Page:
“Whichever crisis we are talking about it is far from over,” Sir Mervyn told an event at the London School of Economics on Monday. “There will surely be many unexpected twists and turns before we can truly say that the crisis is indeed over.”
The Governor, who steps down at the end of June, was joined by several economic heavyweights, including his American counterpart, Ben Bernanke.
The chairman of the Federal Reserve defended the US central bank’s aggressive money printing policy, and argued that America’s loose monetary policy has helped other countries, not hindered them.
The Fed’s asset-purchase programme, aimed at keeping long-term borrowing costs down and lowering the unemployment rate, has been criticised for harming the country’s creditors as the real value of their holdings has decreased, reports The Telegraph.
But the Fed chief, fresh from a grilling from Congress on the potential domestic risks of his quantitative easing measures, countered the rhetoric about “currency wars,” though he did not use the term specifically.
He used Britain as an example of how a falling pound had helped the UK towards a “relatively early recovery from the Depression […] in part because of some rebound in exports,” but also highlighted that many of Britain’s gains resulted in losses for its trading partners “which became less internationally competitive – hence, ‘beggar thy neighbor’.”
He argued that America’s current money printing programme had supported global growth, as inflation had been “generally contained”. Mr Bernanke also said that because many “advanced industrial economies” had adopted loose monetary policy, “one would not expect large and persistent changes in the configuration of exchange rates among these countries.”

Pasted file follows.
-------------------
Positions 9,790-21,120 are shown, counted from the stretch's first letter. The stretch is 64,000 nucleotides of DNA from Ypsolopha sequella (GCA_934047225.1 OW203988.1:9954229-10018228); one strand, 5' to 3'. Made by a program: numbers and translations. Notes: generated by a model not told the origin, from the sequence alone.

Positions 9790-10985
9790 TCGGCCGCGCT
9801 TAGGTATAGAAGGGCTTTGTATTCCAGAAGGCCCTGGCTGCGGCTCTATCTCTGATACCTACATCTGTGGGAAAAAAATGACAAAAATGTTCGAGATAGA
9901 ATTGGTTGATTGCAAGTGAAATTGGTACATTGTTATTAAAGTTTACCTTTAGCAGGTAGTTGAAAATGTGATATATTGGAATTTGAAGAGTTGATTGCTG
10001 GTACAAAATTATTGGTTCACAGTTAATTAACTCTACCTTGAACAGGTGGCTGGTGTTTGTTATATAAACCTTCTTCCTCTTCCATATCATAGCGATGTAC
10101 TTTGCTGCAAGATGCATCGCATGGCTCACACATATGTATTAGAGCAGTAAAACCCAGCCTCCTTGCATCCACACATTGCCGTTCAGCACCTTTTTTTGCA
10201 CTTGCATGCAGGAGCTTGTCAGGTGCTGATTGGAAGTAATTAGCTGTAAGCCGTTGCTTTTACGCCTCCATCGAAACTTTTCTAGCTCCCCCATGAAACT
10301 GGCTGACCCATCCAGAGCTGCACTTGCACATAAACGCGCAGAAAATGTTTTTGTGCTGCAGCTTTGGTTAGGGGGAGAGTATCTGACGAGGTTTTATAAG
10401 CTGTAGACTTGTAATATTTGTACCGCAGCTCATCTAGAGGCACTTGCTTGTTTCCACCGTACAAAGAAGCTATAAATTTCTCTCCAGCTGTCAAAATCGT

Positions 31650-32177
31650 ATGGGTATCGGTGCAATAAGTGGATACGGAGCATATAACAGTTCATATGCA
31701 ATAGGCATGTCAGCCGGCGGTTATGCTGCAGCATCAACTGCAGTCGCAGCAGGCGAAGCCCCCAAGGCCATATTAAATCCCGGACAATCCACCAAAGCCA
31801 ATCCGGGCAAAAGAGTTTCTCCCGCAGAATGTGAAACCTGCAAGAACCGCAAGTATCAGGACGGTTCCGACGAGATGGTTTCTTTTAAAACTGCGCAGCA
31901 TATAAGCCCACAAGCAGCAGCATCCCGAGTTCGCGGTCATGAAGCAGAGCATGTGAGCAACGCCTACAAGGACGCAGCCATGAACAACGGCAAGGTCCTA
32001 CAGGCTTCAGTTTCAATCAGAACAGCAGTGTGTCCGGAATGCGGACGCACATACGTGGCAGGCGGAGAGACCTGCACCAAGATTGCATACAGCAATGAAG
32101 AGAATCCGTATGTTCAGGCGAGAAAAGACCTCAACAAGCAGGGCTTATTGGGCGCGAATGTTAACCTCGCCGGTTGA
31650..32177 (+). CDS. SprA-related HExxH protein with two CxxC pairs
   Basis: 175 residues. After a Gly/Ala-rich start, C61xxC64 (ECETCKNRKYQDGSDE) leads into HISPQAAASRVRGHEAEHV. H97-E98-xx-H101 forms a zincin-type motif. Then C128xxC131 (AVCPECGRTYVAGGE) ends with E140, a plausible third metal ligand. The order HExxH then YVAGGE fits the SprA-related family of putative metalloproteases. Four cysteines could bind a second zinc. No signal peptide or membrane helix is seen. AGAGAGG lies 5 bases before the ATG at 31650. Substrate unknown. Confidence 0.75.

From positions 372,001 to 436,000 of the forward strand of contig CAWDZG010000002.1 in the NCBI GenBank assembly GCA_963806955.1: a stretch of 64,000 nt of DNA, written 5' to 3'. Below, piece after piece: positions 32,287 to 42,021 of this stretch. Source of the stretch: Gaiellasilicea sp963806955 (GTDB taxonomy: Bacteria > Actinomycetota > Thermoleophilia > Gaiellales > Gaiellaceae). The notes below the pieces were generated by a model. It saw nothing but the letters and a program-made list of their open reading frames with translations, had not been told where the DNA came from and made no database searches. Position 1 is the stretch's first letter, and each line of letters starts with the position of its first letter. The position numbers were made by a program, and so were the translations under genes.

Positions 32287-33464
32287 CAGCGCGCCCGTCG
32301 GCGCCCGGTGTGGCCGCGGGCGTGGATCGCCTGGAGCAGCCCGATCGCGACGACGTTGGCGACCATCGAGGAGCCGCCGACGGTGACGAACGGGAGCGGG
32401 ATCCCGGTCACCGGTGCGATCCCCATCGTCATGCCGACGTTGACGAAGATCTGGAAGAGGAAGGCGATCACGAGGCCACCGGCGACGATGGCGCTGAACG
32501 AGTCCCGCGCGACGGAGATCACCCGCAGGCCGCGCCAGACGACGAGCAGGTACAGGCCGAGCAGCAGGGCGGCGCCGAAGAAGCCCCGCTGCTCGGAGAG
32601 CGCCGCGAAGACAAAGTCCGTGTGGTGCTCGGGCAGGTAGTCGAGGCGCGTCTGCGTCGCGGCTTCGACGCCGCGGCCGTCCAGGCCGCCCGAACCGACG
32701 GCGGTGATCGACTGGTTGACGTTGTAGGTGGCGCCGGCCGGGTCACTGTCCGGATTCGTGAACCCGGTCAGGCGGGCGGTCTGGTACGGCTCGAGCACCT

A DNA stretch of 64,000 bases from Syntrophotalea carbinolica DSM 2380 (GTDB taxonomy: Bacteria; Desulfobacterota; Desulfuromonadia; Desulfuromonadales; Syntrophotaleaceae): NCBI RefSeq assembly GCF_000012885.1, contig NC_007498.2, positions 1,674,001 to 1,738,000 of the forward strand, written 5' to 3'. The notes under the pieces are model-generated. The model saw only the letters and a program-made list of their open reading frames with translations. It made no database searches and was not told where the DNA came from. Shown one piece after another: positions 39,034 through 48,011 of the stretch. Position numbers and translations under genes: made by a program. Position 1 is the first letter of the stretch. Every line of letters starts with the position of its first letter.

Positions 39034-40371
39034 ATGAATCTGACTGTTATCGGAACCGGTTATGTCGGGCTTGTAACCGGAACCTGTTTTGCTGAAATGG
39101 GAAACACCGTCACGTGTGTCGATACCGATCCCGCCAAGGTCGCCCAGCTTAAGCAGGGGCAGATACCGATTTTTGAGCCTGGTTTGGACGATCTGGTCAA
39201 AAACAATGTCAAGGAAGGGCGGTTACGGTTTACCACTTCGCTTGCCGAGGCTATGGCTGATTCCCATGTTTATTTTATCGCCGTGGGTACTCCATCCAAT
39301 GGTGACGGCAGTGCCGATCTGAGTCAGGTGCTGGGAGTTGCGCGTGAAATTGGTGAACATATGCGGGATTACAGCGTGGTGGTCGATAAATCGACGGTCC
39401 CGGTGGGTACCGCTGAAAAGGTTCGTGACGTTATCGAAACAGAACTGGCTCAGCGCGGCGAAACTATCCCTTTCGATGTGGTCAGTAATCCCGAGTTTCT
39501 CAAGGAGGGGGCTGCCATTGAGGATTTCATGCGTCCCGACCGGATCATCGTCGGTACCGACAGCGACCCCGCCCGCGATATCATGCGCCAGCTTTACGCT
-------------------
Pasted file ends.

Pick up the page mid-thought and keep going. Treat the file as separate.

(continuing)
“The benefits of monetary accommodation in the advanced economies are not created in any significant way by changes in exchange rates; they come instead from the support for domestic aggregate demand in each country or region,” said Mr Bernanke.
“Moreover, because stronger growth in each economy confers beneficial spillovers to trading partners, these policies are not ‘beggar-thy-neighbor’ but rather are positive-sum, ‘enrich-thy-neighbor’ actions.”
Domestic critics say the US central bank’s vastly expanded balance sheet, now topping $3.1 trillion (£2 trillion), risks future inflation. But Mr Bernanke has noted that inflation is forecast to remain at or below the central bank’s 2 percent target for the foreseeable future.
Separately, New York Fed President William Dudley, a close ally of Fed Chairman Ben Bernanke, provided a strong defense of the very easy monetary policies that he said were gaining traction.
“We need to keep monetary policy very accommodative,” Mr Dudley told The Economic Club of New York. “I see greater cost and risk in moving prematurely to a policy setting that might not prove sufficiently accommodative to ensure a sustainable, strengthening recovery.”
Earlier this month, Sir Mervyn described Britain’s economic recovery as “in sight”.
In some of his most upbeat comments since the crisis, Sir Mervyn King claimed “there is momentum behind the recovery that’s coming” and that “good progress” has been made towards a new, sustainable economy in the last few years.